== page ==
Wales

Special Constables to boost policing in Wales amid threats

Cairn Newton-Evans Image copyright Flashbulb Photography & Film
Image caption Cairn Newton-Evans became a special constable after suffering a homophobic attack

The number of special constables in Wales is to be increased to help police dealing with the heightened security threat, their representing body says.

There are currently about 450 police volunteers in Wales, but more will be recruited by 2020.

The Association of Special Constabulary Chief Officers (ASCCO) said specials often had skills from their day jobs to help in areas such as cyber crime.

North Wales Police hopes to recruit an extra 100 special constables by 2020.

The other Welsh police forces are also increasing their numbers, although they have not given themselves a target.

Special constables are fully-trained frontline officers who can respond to 999 calls.

Terror attack

Ian Miller, chairman of the ASCCO, denied more specials were being recruited due to police cuts, saying they added value to policing.

"I think by increasing the number of specials, it gives resilience to police forces with the security threat," he said.

"There's an advantage in being able to call on fully qualified people to provide an additional resource during times of need."

Image copyright Dyfed-Powys Police
Image caption Dyfed-Powys Police recently launched a mounted special constabulary to tackle rural crime

Mark Owen, chief officer for North Wales Police's Special Constabulary, said the Manchester terror attack proved how invaluable specials were.

"A lot of special constables in north Wales turned up for duty without anybody asking them following the attack," he said.

"They knew officers were going to help in Greater Manchester so they came in, put their coats on and went out on the streets of north Wales. It gives us that flexible workforce."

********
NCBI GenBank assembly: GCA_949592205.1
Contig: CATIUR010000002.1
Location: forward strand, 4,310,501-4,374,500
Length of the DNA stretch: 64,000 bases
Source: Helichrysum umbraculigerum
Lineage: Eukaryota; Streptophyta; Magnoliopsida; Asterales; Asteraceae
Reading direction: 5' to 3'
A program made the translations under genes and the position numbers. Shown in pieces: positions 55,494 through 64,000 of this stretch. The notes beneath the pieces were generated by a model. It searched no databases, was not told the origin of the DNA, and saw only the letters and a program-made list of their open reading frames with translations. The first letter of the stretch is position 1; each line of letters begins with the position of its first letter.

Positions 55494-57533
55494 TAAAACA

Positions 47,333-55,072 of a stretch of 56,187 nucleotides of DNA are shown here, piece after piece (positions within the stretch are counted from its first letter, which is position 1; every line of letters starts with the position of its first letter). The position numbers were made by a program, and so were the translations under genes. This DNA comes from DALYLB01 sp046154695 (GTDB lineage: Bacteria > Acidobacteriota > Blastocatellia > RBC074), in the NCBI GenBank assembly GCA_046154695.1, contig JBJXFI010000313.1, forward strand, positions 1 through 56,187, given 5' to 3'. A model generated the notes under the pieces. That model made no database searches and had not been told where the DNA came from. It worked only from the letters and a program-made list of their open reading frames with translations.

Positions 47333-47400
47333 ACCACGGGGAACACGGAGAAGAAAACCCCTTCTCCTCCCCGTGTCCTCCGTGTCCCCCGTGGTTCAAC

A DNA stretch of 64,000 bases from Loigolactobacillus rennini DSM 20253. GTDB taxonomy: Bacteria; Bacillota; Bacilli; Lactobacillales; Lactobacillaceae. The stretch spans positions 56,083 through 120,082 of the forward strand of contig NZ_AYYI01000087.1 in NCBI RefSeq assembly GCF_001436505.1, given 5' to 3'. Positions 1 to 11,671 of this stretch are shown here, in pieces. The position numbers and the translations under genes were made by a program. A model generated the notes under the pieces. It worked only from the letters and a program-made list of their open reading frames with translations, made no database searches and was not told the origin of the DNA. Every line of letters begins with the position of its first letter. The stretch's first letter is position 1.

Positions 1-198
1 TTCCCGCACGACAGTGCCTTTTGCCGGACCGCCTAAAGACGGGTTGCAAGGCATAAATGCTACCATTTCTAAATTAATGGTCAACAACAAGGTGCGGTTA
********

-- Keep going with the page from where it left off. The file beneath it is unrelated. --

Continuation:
Special constables have been working alongside paid police officers in England and Wales for the past 185 years.

In addition to their regular jobs, they must carry out at least 16 hours of police work a month - although many do much more - and have the power to arrest people.

Some work as specialist officers, such as with the the road safety unit or fighting rural crime, while others are recruited for knowledge obtained in their regular jobs to help in the fight against cyber crime and fraud.

North Wales Police - which has 188 special constables - held a recruitment event in Llandudno on Saturday to coincide with National Specials weekend.

Recruitment is a big issue for the police forces, as many special constables go on to join the police service as paid officers, leaving vacancies.

Gwent Police and South Wales Police have recently taken on more specials, taking both of their totals to 108.

Violent homophobic attack

Dyfed-Powys Police is also recruiting in the coming months to add to its 89 specials.

Officers include people who are cyber experts, mental health nurses, doctors, managers and accountants in their regular jobs.

Cairn Newton-Evans, chief officer for Dyfed-Powys Police's Special Constabulary and the Welsh representative for ASCCO, decided to become a special after he was the victim of a violent homophobic attack in his hometown of Ammanford, Carmarthenshire, in 2008.

"I thought maybe I could try and stop anyone else from going through what I had," said Mr Newton-Evans, who also works in retail and is studying for a degree in law and public services.

"You're giving up your own time and you're not getting paid. You have to really want to do it and make a difference to your community.

"I'm proud I don't get paid - I'm doing it to make people feel safe."

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